نقشه برداری علیتی از استراتژی های بازاریابی ساده و پیچیده
|کد مقاله||سال انتشار||مقاله انگلیسی||ترجمه فارسی||تعداد کلمات|
|2900||2012||10 صفحه PDF||سفارش دهید||6440 کلمه|
Publisher : Elsevier - Science Direct (الزویر - ساینس دایرکت)
Journal : Journal of Business Research, Available online 27 June 2012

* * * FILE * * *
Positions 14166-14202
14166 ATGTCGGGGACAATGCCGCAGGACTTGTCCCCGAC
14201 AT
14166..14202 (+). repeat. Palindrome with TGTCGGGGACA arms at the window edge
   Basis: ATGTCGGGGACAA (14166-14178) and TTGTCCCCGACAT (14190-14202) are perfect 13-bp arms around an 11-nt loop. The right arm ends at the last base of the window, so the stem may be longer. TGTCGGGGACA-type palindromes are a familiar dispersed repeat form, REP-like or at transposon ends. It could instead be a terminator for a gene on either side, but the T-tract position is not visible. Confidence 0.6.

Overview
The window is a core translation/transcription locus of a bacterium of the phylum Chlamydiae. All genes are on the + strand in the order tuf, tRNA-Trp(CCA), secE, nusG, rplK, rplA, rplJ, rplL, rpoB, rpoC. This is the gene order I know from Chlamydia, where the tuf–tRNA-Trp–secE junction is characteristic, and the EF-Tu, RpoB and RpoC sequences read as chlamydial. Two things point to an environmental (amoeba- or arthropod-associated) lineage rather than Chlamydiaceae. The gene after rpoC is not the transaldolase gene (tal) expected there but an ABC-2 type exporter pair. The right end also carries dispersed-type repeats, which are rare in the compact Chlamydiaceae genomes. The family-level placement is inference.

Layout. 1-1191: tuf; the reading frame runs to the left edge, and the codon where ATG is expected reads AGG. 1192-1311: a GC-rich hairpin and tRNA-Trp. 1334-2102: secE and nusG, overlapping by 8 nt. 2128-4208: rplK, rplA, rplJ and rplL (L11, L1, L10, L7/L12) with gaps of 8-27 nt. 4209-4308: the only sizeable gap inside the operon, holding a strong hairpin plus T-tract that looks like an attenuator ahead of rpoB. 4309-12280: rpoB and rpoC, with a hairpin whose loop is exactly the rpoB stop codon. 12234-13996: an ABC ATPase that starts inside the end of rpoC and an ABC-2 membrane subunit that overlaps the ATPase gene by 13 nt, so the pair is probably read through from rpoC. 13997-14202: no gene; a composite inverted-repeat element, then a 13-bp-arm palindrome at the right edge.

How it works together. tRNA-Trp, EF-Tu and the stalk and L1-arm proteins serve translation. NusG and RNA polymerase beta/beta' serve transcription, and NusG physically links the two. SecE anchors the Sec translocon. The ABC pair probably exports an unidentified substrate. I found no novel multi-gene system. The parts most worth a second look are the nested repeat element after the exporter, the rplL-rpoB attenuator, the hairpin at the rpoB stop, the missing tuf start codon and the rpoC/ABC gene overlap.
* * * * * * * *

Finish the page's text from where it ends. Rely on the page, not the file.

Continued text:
Business-to-business relationships between original equipment manufacturing (OEM) suppliers and customers (brand name buyers) are an often studied issue; however, theoretical and empirical studies seldom focus solely on the suppliers' perspective. This paper examines OEM suppliers' perspectives and reports on the phenomenon of some suppliers choosing single customers while others focus on multiple customers to achieve the adaptive selling as their profit making that cause the parsimonious and complex customer strategies through the empirical studies. The study also uses mental models to analyze two specific cases of OEM suppliers within Taiwan's shoe industry in relation to what kinds of environmental changes that successful managers apply to their parsimonious and complex customer strategies. Mental models are used to map the evolution of these two OEM suppliers' customer strategies, along with their culture, competitive advantages, cooperation relationships, and environment. The study explores these five core propositions to show suppliers to employ different approach to customer strategies, and map the evolution of strategic development of Taiwan shoes companies from the 1970s through to the present day.